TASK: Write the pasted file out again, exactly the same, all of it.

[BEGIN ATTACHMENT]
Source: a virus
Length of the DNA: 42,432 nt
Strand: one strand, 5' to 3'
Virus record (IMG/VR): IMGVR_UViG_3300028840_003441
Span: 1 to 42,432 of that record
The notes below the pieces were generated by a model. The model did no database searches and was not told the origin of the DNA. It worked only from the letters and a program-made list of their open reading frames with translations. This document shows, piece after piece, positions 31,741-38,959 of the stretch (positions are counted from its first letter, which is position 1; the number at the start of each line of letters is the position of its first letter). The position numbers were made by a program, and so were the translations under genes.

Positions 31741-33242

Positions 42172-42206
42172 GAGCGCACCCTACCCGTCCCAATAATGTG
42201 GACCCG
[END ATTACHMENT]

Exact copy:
Source: a virus
Length of the DNA: 42,432 nt
Strand: one strand, 5' to 3'
Virus record (IMG/VR): IMGVR_UViG_3300028840_003441
Span: 1 to 42,432 of that record
The notes below the pieces were generated by a model. The model did no database searches and was not told the origin of the DNA. It worked only from the letters and a program-made list of their open reading frames with translations. This document shows, piece after piece, positions 31,741-38,959 of the stretch (positions are counted from its first letter, which is position 1; the number at the start of each line of letters is the position of its first letter). The position numbers were made by a program, and so were the translations under genes.

Positions 31741-33242

Positions 42172-42206
42172 GAGCGCACCCTACCCGTCCCAATAATGTG
42201 GACCCG